Sometimes looking at raw materials is a great way to get a signal on the economy, especially as they are frequently leading indicators for what is coming. Well, one metal is screaming of bad times to come—silver. Gold is priced at 82x silver, the highest level in two years, which is a seen as a poor indicator. “Money managers tend to favor gold when they think markets might turn rocky and discard silver when they are worried about slower global growth crimping consumption”, says the Wall Street Journal. 55% of demand for silver is for industrial purposes, which links it more with fundamental metals like copper.
FINSUM: So this is an interesting insight, but because silver is not a pure industrial commodity (it is also somewhat of a value store), this comparison does not seem quite as pertinent. Gold to copper would be more interesting.
Sometimes we just have to run a story for fun that has no relevance to markets or investing. This is one of them. Evidently, last week a plane flowing over Siberia (Yakutia to be exact) had its cargo hatch break open. When it did, $368m worth of gold bars, silver, and diamonds fell from the sky down onto the frozen landscape. The “drop” happened right near the airport and the company who owned the goods had to get trusted staff to recover the bounty, but not before going through metal detectors before they went home. Now locals think that not all the gold has been recovered and flights to the area are sold out all over Russia as treasure seekers come to the frozen region.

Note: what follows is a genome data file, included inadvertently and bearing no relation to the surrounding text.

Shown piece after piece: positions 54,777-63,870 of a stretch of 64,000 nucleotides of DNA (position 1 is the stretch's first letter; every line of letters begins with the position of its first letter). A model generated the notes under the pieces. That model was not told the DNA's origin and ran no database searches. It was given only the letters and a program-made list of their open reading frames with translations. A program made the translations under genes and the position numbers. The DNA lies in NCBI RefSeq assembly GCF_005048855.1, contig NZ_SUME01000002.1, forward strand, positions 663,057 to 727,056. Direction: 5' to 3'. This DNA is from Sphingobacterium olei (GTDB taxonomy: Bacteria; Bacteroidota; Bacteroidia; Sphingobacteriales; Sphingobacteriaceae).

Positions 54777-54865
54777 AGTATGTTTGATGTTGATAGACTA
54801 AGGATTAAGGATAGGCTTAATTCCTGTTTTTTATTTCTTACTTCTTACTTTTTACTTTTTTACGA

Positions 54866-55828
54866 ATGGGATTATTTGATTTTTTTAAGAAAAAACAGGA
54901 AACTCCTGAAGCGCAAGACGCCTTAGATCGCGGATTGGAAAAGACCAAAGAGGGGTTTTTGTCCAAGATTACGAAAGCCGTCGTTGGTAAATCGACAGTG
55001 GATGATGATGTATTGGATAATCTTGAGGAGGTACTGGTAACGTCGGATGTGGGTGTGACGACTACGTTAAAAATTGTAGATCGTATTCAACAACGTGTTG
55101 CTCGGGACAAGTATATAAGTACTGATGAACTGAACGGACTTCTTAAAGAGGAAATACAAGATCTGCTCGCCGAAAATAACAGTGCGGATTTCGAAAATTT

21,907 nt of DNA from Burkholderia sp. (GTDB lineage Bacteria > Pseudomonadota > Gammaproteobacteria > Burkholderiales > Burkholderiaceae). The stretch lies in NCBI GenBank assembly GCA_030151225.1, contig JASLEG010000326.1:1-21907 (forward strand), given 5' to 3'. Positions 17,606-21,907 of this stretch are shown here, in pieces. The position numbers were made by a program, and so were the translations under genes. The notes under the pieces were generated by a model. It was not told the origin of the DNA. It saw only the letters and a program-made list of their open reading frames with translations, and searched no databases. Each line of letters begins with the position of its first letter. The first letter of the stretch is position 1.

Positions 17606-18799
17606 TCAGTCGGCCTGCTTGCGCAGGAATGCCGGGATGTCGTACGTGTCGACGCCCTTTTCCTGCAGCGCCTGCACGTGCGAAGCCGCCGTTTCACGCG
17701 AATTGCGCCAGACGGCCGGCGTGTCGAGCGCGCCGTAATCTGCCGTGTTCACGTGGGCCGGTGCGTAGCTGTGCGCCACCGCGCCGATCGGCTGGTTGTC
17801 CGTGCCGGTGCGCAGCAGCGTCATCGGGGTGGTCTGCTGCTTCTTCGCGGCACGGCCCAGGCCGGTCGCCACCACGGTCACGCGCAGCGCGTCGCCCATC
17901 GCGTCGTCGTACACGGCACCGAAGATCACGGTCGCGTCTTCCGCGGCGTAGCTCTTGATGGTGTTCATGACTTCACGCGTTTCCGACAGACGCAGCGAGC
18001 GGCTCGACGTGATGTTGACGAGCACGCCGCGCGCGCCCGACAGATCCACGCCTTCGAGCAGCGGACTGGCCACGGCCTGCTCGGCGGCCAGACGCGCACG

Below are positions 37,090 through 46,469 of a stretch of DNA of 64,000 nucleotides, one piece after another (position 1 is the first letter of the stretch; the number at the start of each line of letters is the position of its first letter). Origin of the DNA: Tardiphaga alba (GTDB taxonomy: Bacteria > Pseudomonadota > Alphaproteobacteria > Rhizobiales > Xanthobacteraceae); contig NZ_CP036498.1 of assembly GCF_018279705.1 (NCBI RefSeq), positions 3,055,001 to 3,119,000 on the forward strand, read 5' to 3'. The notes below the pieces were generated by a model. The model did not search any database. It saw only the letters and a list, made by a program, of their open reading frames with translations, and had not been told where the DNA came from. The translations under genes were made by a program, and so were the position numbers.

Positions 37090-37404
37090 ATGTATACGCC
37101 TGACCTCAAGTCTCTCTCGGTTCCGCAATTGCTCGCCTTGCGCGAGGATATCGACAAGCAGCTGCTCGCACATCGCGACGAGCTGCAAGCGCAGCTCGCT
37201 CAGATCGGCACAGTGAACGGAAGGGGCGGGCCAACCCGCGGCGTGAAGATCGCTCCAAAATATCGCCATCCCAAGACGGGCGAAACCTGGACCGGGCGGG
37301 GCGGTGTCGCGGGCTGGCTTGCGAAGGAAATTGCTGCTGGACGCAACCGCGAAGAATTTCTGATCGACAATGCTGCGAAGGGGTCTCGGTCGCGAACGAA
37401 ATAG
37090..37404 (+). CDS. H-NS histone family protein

FINSUM: Sorry for the irrelevance of the story, but treasure falling from the sky and oversold flights full of treasure hunters was too much not to share.
The new Apple iPhone X has gotten a lot of hype in media. Aside from all its new features, which are admittedly extensive, its ~50% price hike to $1,000 has received a great deal of attention. That price hike is testing a long-held economic principle which says that as prices for a good rise, demand falls. However, for the last 100 years there has been a view that rising prices could raise demand for certain goods because they amounted to “conspicuous consumption”, or saw their demand rise as prices did because owning them signaled wealth and status.
FINSUM: Apple’s new iPhone X, with a lofty $1,000 price tag, may just prove conspicuous consumption true.